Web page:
"It was like starting over," she said. "I had worked my entire career, and here I had to start brand new."

At September's trials, Baver skated well, though nowhere near her peak. That was still good enough to earn her a third Olympic berth.

"In an Olympic year everybody steps it up," she said. "When I first got on the ice, there were girls going as fast as they could. And I was trying to balance on one leg. But I felt like I was improving."

To compensate for her injury, she altered her skating style, pushing off more with her hips than her legs.

"It got me through the trials OK," she said. "I was still in a lot of pain, but the good thing is I'm in a relatively low-impact sport."

With the worries of qualifying gone, she has been spending the last few months training intensely and focusing on her rehabilitation.

"I feel like I haven't done my best yet," Baver said. "I want to go to the Olympics and not just win a medal but perform to the best of my ability for my country. That's all I've been working for."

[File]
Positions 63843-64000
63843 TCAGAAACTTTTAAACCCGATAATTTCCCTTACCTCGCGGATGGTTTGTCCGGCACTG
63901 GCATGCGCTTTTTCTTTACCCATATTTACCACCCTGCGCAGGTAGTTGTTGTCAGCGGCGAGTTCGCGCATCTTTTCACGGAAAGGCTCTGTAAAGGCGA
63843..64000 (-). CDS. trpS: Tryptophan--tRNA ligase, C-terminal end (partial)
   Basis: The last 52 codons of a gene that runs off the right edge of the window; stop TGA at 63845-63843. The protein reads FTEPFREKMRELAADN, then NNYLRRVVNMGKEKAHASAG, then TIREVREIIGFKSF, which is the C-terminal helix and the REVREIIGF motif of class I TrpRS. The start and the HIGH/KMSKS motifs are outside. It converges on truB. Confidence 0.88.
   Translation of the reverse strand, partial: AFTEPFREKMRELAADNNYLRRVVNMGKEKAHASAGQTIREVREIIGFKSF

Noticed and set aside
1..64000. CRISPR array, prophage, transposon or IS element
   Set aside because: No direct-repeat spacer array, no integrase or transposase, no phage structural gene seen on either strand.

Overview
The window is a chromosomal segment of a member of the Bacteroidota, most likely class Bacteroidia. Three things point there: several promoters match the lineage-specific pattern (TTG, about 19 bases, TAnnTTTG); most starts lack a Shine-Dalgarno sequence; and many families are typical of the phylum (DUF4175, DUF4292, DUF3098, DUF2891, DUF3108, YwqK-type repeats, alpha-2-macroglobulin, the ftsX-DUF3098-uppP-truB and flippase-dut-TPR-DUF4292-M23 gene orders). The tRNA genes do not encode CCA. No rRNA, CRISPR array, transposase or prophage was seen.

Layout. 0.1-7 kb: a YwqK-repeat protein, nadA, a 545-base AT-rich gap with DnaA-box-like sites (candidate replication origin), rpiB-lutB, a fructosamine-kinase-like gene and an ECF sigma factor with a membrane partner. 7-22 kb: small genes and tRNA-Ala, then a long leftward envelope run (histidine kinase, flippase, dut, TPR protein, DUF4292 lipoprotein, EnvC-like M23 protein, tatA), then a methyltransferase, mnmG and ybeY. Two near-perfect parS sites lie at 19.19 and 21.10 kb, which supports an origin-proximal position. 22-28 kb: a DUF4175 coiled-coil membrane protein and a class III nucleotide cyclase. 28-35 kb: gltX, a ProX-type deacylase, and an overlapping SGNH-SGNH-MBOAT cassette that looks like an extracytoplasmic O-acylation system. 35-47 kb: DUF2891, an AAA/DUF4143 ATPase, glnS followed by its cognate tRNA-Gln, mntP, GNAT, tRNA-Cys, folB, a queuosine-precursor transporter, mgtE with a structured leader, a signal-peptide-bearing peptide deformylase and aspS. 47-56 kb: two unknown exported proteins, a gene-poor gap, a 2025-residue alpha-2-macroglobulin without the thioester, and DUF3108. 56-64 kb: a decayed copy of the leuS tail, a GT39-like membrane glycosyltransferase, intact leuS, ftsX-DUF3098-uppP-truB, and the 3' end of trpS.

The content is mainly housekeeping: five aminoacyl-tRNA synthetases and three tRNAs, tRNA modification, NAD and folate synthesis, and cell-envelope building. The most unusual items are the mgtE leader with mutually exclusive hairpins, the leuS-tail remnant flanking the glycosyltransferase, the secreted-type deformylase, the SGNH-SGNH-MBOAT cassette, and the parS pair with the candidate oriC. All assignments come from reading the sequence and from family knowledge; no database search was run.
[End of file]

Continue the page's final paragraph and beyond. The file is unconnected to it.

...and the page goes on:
Allison Baver File

Olympic short-track speed skater.

Age 29.

Grew up in Sinking Spring, just outside Reading

Mother, Dixie; father, Brad Sr.; sister, Crystal; brother, Brad, Jr.

Graduated from Wilson High School in West Lawn; bachelor's degree from Penn State; MBA from New York Institute of Technology.

Vancouver Olympics will be her third (probably last); she's still hoping for her first medal.

Events are 1,000 meters, 1,500 meters and 3,000-meter relay, with best chance for gold in the relay.

She was the 2007 U.S. champion and, at one time, held the American record in the 1,000 meters.

Dated fellow short-track skater Apolo Anton Ohno.

A Wilhelmina model, she will be part of a Proctor & Gamble advertising campaign during the Olympics; appeared on the covers of Muscle & Body and Muscle & Fitness.


Contact staff writer Frank Fitzpatrick at 215-854-5068 or